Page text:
Summary and Analysis Book II: Chapters 12-22

This section details Clyde’s love affair with Roberta Alden. Resolving to make good as a supervisor, Clyde nevertheless is attracted to a newly hired girl. After accidentally meeting at a lake one Sunday, the two conspire to meet again. In time, his desire and persuasion win over her desire and scruples; they meet secretly in her room.

Like Clyde, the other workers are (according to Dreiser) in the grip of a mechanistic universe. In spite of Clyde’s elevated status, sexual chemistry and physical beauty inflame him. Sensual employees and summer afternoons arouse his dream life and disturb his managerial equanimity. Roberta Alden is more charming (yet no less vigorous) than the foreign-born temptresses, and like Clyde, she is sexually stirred. Though tolerant of foreign mores, Roberta herself is controlled by her situation, shyness, religion, and morality; in time, however, her sexual chemistry compels her — by chance — to abandon herself to Clyde.

Chance and causality interplay in other ways. Economic need first forces Roberta to work in a factory. Its closing forces her to find work in Lycurgus. The Griffithses’ busy summertime social life excludes Clyde and so he turns to Roberta. Her improbable appearance on the shore of Crum Lake at the moment Clyde is daydreaming about her — and she about him — is salvaged from obvious contrivance by their expressed joy in this magical coincidence; but less artful is the expedient manifestation of the boarding house electrician who offers Roberta and Grace a ride back to town. Dreiser strongly causes his lovers to meet secretly in Roberta’s room through the realism of fall weather, the Griffithses’ remoteness, and mutual lust.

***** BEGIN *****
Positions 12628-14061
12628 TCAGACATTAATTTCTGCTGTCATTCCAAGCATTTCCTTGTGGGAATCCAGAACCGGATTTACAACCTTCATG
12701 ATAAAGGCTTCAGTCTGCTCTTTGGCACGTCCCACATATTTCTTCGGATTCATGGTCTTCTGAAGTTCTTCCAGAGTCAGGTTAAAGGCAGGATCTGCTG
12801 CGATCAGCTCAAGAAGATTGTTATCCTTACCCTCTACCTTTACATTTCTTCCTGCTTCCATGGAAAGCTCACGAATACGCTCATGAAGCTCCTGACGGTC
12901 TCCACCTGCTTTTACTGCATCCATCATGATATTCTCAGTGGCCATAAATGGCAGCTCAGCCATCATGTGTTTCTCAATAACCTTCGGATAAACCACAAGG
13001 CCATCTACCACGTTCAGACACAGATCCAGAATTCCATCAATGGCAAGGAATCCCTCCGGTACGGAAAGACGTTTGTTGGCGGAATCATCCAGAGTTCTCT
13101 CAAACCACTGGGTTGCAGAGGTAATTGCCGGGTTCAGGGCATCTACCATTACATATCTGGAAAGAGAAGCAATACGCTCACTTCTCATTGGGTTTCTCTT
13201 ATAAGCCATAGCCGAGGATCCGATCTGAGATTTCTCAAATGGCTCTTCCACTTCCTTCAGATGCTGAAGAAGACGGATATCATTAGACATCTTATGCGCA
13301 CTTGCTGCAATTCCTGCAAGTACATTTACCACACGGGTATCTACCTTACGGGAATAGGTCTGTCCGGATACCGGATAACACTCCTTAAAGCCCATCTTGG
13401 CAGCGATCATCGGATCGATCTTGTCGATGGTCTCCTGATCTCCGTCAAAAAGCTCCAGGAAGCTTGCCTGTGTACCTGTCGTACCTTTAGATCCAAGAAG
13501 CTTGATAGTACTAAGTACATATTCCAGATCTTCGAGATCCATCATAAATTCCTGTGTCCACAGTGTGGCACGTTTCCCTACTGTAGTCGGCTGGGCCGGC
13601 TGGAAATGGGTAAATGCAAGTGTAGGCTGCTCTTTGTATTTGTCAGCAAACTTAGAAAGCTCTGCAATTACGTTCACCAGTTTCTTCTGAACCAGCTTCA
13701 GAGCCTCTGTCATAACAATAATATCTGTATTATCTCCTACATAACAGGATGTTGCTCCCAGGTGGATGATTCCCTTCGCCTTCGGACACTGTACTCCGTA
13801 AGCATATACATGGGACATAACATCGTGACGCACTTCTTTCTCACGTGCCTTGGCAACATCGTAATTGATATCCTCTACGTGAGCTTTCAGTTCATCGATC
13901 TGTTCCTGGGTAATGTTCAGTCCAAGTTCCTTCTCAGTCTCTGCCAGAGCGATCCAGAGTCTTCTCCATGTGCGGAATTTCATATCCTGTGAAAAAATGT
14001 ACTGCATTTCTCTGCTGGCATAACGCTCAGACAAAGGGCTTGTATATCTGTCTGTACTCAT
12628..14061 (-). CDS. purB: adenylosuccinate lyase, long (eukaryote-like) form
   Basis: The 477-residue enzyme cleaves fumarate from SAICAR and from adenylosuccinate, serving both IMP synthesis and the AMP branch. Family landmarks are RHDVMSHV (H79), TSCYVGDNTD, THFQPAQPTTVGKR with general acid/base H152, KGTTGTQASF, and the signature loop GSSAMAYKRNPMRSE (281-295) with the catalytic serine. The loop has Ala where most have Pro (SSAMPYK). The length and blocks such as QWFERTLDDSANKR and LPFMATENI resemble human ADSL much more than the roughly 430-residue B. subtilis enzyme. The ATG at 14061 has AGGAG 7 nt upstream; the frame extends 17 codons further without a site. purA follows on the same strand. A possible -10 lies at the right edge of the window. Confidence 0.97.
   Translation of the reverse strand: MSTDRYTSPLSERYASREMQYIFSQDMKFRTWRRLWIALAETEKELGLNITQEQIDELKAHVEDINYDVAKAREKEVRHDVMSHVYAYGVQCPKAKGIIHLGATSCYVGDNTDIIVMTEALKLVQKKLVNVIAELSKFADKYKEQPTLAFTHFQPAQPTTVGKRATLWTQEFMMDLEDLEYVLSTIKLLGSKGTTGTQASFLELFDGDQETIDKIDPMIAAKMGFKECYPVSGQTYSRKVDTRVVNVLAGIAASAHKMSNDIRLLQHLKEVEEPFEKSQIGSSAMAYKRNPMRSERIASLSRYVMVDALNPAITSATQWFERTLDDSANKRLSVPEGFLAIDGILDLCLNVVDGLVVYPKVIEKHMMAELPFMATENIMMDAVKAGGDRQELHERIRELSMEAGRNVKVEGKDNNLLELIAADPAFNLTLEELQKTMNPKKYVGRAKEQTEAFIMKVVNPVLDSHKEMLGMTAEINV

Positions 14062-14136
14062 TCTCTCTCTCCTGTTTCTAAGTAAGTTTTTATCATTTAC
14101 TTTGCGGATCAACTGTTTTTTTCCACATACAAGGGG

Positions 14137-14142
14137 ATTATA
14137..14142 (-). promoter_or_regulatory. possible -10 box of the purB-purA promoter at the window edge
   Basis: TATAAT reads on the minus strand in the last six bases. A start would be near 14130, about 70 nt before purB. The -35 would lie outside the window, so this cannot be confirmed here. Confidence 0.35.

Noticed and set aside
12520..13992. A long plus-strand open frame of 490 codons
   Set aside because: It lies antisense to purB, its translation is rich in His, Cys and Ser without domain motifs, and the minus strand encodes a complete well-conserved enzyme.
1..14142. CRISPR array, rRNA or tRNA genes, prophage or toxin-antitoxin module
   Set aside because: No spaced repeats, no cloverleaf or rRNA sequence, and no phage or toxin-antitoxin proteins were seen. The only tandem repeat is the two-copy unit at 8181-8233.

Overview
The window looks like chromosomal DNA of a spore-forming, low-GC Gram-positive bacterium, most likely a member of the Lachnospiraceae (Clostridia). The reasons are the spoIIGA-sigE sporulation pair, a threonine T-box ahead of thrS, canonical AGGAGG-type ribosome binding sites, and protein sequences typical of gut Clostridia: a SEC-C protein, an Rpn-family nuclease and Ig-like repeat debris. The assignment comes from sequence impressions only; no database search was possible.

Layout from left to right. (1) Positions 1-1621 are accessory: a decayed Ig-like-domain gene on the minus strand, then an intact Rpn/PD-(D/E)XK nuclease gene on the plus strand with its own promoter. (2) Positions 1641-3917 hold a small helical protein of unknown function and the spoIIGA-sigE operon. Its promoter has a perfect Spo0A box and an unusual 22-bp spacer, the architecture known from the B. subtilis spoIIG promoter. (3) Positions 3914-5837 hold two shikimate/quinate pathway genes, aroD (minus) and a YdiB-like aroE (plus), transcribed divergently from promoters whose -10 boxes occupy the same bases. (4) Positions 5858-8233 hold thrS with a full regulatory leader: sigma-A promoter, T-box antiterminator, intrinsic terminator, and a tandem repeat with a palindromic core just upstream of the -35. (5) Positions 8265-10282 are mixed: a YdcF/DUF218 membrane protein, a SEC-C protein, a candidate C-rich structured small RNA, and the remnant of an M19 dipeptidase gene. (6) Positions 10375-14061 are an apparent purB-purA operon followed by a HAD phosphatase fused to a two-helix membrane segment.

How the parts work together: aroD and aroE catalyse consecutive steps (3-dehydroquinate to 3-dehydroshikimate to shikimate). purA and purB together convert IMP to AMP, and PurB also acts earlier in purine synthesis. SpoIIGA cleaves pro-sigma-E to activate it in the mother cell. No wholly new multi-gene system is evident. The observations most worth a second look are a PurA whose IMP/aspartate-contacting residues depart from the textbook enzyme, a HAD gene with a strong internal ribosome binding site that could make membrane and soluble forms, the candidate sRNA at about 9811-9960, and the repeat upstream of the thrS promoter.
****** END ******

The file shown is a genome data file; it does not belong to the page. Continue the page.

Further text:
In spite of Dreiser’s documentary method of literary realism, he sometimes impregnates several details with symbolic imagery and develops his story through patterns of association. Besides detailing manufacturing processes, efficiency practices, industrial sensuality, rural poverty, a floral parade, and an excruciating battle between the sexes, Dreiser in one scene simply shows Clyde waiting for Roberta against a backdrop of phallic corn; Dreiser suggests rather than shows sexual abandon, thus reducing possible reader shock and alienation. But Dreiser’s more complex treatment of Starlight Park is symbolic of mechanistic determinism: people on a grinding merry-go-round, people captive in swinging aeroplanes, people suspended in Ferris wheel cages; below are people in boats, and on shore is a caged bear. The opening of Chapter 16 varies chronological sequence by flashing back (from Roberta’s point of view) to events following her canoe ride with Clyde; similarly, Chapter 18 flashes back to the evening after the ride and renders Roberta’s reactions to Grace Marr’s inquisitiveness.

“Plantings” in this section foreshadow Roberta’s drowning: Sondra in a floral parade canoe, Clyde and Roberta in the Crum Lake canoe, Roberta’s inability to boat or swim, and the boating incident at Starlight Park.